Ryan Shields, PharmD, MS, discusses the importance of appropriate initial therapy, patients at increased risk for multidrug resistance, and the mechanisms that lead to multidrug resistance.
Ryan Shields, PharmD, MS: Among patients with bacterial infections, there are several factors that are associated with worse outcomes for the patient. These include things like severity of illness at the onset of infection, the number of comorbid or underlying diseases that the patient has, older age, and, importantly, receipt of the wrong antibiotics initially. Now, of all these factors, there’s only one that’s modifiable, and that’s the antibiotics we prescribe for the patient. We know that this is critically important for their outcome. Specifically, among patients with bacteremia, if they received the wrong antibiotic initially, they’re at a much higher likelihood for in-hospital mortality or death.
An important key for clinicians is how to identify the patients who do receive the wrong antibiotic initially, and this is where multidrug-resistant pathogens have a huge impact. Because we know infection due to a multidrug-resistant pathogen is the single strongest predictor of a patient receiving the wrong antibiotic initially, because these multidrug-resistant pathogens are resistant to many of the frontline antibiotics we use to treat infections initially.
So, if we take these 2 concepts together, multidrug-resistant pathogens are associated with empiric inappropriate antibiotic therapy. And this is associated with the worst outcome for your patient, including in-hospital mortality. We really have to be judicious in finding out which patients are at the highest likelihood for infection due to multidrug-resistant pathogens.
In this setting, there are 2 important factors that are associated with multidrug-resistant pathogens. Generally speaking, these are exposure to health care settings and exposure to antibiotics. Now, there are very specific patient populations in which oftentimes you find these factors with both health care exposure and antibiotic exposure. These include our immunosuppressed patients, such as those receiving solid organ transplantation, as well as our patients from nursing homes or long-term care facilities who present to the hospital having been exposed to antibiotics and lots of health care settings. For these patients specifically, it’s incumbent upon clinicians to do a detailed history at the time of their presentation to not only find their history of prior infections, but to look at their microbiology records to identify resistant pathogens and also to look at their recent exposure to antibiotics. Taking these factors into consideration will help you decide which is the best antibiotic regimen for this patient initially once you know more about their history.
Several factors contributed to the growing threat to multidrug-resistant pathogens. From a public health perspective, our societal overuse of antibiotics has led to many of the problems that we see now. In the community setting, for instance, we tend to overuse antibiotics to treat things like viral infections. And even when we identify bacterial infections, oftentimes we pick the wrong antibiotic—maybe one associated with more adverse effects—or not the right antibiotic for the patient. Cumulatively then, all this overuse of antibiotics leads to selection pressure for more resistant bacteria, and those patients oftentimes come to our hospital.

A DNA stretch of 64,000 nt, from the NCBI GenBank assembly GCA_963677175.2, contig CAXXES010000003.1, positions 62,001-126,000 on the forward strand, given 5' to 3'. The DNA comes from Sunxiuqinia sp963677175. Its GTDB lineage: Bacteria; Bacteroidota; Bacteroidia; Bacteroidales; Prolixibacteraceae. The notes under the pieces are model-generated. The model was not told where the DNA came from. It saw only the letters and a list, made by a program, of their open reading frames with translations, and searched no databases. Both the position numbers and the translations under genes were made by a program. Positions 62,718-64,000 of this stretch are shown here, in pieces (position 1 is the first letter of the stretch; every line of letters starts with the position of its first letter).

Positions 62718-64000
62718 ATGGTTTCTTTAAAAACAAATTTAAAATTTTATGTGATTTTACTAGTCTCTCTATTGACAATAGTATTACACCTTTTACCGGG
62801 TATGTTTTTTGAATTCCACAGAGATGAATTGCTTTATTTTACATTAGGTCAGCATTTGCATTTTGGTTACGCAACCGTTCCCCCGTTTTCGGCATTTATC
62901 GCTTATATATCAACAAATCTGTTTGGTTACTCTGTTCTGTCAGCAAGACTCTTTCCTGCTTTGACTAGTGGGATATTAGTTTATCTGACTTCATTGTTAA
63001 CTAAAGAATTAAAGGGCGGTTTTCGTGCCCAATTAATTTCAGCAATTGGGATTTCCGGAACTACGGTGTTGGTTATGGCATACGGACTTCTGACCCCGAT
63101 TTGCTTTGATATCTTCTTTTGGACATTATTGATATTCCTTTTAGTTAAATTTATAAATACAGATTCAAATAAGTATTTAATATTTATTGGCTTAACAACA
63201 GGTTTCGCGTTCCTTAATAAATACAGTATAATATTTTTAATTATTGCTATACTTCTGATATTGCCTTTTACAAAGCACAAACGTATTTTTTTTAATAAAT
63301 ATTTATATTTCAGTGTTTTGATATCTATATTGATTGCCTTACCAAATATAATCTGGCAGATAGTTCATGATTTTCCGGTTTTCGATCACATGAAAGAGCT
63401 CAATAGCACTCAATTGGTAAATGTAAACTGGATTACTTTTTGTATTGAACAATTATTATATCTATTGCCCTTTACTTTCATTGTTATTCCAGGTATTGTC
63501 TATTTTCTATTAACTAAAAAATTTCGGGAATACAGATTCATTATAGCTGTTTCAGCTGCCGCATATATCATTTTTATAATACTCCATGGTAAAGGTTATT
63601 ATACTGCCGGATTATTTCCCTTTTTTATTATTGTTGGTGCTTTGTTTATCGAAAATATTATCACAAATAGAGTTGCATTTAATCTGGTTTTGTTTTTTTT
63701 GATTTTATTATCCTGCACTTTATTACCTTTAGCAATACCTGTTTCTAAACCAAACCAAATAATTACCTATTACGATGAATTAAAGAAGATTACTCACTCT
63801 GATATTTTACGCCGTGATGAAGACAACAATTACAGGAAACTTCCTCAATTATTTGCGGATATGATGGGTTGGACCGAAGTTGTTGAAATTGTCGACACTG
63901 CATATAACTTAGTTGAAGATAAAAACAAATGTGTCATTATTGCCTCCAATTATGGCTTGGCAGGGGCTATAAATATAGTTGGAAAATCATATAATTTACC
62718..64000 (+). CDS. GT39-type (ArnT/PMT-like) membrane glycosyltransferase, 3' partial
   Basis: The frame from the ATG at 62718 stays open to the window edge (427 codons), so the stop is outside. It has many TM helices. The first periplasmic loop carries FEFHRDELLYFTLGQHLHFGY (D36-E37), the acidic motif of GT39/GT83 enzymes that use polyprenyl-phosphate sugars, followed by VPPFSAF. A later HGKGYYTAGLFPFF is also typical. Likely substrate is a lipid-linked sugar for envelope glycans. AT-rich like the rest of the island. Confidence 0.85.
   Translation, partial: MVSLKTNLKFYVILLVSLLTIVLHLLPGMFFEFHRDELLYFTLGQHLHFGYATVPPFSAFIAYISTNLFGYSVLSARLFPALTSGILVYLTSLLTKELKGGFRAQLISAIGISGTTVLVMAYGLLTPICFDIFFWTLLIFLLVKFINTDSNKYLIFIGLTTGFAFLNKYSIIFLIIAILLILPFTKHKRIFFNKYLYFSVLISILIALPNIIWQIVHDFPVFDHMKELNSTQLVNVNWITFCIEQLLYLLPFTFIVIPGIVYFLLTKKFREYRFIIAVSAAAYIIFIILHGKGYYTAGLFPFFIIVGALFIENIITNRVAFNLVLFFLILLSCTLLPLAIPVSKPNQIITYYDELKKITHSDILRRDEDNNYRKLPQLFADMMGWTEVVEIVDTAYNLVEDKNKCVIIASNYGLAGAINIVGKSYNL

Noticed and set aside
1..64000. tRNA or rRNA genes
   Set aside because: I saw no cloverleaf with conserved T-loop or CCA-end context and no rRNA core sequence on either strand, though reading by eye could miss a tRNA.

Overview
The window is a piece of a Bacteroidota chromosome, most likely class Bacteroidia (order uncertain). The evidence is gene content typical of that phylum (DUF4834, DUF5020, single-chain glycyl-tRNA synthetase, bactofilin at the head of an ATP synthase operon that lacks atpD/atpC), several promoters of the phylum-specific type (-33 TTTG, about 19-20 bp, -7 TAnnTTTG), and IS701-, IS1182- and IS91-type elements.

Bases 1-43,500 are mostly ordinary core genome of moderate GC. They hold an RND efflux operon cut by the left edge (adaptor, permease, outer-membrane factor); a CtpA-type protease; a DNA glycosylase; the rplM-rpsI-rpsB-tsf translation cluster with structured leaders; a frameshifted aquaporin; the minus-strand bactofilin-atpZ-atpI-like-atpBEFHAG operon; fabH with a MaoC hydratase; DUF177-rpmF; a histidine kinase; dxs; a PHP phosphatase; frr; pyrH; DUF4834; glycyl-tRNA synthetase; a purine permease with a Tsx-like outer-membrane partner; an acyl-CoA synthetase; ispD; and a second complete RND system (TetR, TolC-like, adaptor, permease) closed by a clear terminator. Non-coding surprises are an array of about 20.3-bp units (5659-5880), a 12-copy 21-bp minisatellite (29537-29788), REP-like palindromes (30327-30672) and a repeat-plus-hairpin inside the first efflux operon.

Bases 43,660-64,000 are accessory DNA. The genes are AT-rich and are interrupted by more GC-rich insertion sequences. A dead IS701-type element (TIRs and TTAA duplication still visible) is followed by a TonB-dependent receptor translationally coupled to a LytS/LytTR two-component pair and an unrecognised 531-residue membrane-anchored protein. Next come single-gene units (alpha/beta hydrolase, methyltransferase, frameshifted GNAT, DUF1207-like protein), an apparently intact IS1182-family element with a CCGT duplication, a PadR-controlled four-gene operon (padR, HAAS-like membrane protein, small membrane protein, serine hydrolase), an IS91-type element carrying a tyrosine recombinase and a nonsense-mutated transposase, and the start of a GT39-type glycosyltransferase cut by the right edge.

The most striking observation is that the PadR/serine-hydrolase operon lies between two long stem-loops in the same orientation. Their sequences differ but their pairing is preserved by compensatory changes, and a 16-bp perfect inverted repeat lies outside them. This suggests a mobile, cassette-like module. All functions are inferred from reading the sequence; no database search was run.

Another important consideration from a public health perspective is the amount of antibiotics we use in agriculture, particularly livestock and in farming. By metric ton, the total number of antibiotics we’re using in those settings is much greater than the total number of antibiotics we’re using for patients directly. So, these things also contribute to the burden of antibiotic-resistant infections.
International travel is another contributor from a public health perspective. Patients in other countries infected or colonized by resistant bacteria can now travel the globe more readily than they ever had been before. And these are patients who oftentimes come from other countries presenting to our hospitals and bringing in new mechanisms or new bacteria with new mechanisms of resistance.
Once those patients present inside the hospital, there’re a number of factors that contribute to the threat of multidrug-resistant pathogens. We know that resistant bacteria are spread in the hospitals through nosocomial transmission. This is done through health care workers seeing different patients, and also medical instruments can transmit resistant bacteria as well.
The local epidemiology of your hospital also influences the threat of multidrug-resistant pathogens. If you practice in a hospital that has high rates of drug-resistant bacteria, you know patients presenting in that hospital are going to be at greater risk. Also, local-prescribing practices of antibiotics can influence how readily resistant bacteria are selected for in your hospital.